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How is university governance changing?

  • 21 February 2020

Many people do not appreciate just how huge the UK university sector now is. Together, it is worth around £100 billion a year to the country and supports nearly one million jobs. Some of the larger individual institutions have income and expenditure well in excess of £1,000,000,000 a year.

Universities are generally autonomous charities. So ultimate responsibility for what they do, as with other charities, lies with their Boards (though academic matters are generally dealt with by Senates).

Governing bodies are made up of staff, students and ‘lay’ members, who provide an outside voice. Over the years, the average size of a governing body has waxed and waned.

Being a university governor has a lot in common and a lot that is different to being a trustee of another charity or the governor of another educational body, like a school. And the role does not stand still.

For example:

  • in England, the abolition of Hefce and the establishment of the Office for Students has altered the role of governing bodies – they are now even more responsible for their institutions, given the different relationship with the main regulator and have some specific new roles, like signing off on Access and Participation Plans;
  • meanwhile, in Scotland, the Higher Education Governance (Scotland) Act 2016 continues to shake things up, with measures like elected Chairs.

Many of the areas of higher education that have been in the media spotlight in recent years, like senior staff pay, investment decisions (fossil fuels anyone?) and the appointments of vice-chancellors, are undertaken by governors, who typically have extensive experience in different sectors before taking on the role.

Oddly, while civil servants working on education policy are encouraged to become school governors, it has in the past been deemed inappropriate for senior civil servants to be university governors. This seems like a nonsense to me and it could be hindering wider understanding of universities inside Whitehall.

However, Michael Shattock, the former Registrar of the University of Warwick, defended this state of affairs in a HEPI paper last year arguing anything else would trample on autonomy: ‘the historical presumption has always been that the state should separate itself from any direct involvement with the management of individual universities in order to preserve their independence from state interference.’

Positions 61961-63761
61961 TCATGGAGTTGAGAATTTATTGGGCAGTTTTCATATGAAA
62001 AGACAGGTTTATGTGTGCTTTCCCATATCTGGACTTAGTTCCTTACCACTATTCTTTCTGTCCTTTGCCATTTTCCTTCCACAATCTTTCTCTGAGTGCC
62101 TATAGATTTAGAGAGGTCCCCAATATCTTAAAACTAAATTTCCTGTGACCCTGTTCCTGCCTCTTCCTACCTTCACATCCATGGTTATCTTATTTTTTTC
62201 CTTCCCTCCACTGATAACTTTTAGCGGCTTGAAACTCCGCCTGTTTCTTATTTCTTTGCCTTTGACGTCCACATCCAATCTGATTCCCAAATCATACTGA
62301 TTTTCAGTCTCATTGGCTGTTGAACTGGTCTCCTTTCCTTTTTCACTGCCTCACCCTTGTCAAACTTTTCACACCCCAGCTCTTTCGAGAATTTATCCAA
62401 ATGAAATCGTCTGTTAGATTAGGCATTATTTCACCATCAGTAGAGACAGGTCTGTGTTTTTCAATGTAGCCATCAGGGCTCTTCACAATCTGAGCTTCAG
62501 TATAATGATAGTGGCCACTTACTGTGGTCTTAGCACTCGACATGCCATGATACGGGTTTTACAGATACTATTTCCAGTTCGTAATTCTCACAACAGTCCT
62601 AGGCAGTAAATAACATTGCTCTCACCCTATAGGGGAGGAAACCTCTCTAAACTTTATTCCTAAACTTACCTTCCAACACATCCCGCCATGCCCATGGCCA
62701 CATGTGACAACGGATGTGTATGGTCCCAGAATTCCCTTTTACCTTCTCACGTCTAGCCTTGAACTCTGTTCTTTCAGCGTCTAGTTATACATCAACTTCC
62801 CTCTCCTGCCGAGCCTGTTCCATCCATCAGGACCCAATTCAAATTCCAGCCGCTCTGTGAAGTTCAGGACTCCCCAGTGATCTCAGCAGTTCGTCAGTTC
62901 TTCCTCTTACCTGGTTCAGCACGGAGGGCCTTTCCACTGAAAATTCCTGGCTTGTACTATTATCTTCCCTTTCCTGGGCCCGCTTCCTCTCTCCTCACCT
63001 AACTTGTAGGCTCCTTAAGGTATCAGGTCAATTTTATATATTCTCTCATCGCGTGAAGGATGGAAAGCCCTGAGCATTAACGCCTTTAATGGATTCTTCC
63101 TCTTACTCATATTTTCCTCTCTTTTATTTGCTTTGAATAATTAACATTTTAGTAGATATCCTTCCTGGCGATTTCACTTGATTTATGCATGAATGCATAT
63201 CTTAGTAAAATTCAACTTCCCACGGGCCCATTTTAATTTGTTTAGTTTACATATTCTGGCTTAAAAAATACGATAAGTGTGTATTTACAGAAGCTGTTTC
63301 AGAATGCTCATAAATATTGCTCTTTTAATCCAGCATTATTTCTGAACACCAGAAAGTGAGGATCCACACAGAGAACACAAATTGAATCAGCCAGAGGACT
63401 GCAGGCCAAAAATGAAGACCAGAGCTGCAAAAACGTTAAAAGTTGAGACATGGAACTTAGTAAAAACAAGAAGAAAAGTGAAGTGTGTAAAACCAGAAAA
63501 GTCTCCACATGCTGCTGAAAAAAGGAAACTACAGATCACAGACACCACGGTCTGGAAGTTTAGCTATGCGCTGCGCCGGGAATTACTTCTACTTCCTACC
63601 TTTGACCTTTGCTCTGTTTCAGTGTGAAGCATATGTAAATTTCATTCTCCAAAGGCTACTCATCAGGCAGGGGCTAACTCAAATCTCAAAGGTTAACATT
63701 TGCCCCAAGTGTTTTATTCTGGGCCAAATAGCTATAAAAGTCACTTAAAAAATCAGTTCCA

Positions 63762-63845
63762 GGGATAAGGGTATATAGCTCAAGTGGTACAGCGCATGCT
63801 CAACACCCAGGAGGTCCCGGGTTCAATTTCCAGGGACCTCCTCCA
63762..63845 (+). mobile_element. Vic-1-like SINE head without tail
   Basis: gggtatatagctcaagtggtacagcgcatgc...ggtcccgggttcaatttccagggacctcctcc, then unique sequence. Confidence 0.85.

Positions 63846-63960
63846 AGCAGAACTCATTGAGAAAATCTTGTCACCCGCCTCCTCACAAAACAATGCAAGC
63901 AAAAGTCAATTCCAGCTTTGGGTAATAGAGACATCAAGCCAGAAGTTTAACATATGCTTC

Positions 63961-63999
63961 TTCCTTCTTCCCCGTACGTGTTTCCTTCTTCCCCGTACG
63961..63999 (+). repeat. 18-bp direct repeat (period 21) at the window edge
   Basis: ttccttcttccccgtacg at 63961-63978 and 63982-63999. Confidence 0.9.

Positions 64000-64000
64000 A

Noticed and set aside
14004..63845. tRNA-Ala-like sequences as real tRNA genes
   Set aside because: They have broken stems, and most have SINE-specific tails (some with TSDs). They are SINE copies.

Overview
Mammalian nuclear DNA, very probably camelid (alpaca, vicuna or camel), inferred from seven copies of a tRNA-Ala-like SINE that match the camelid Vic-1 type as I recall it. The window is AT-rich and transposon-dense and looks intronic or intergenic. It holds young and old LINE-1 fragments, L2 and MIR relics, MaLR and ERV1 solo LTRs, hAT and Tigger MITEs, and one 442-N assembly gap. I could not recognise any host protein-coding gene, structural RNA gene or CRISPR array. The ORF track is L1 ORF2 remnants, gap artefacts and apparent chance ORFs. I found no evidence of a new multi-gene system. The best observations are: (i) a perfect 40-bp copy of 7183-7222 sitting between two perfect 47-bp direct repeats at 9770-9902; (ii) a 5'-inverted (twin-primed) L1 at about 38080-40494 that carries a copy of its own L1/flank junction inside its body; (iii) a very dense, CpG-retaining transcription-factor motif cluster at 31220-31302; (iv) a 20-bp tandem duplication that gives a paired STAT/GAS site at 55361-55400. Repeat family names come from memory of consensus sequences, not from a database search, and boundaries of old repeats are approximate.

The gradual metamorphosis of university governors is likely to continue. Their roles are more important than ever not only because of the changing expectations of regulators as well as the uncertainties institutions are currently facing but also because there is a need to ensure governing bodies become more diverse than in the past.

It is probably fair to say that, in general, the make up of governing bodies has not yet come to reflect either the diversity inside most universities nor society more generally.

In fact, this is just one of the issues about university governance that needs to be settled in the next few years. For example, should some or all university governors be paid? Are there are enough student representatives on governing bodies? How should institutions go about recruiting their governors? 

All these issues will be discussed at the second of our three 2020 parliamentary breakfast seminars with Advance HE, which takes place next Wednesday, 26 February 2020 on the topic of ‘Challenging the Status Quo – who governs the governors?’ Our guest speakers will be: Monica Chadha, Vice-Chair of Council at Queen Mary University of London; Jacqui McKinlay, Chief Executive of the Centre for Public Scrutiny; and Chris Sayers, Chair at Committee of University Chairs.

We have already surpassed our target number of attendees but do let Emma Ma (e.ma@hepi.ac.uk) know if you would like to attend and we might just be able to squeeze you in. Or alse register for our March breakfast on university autonomy instead.

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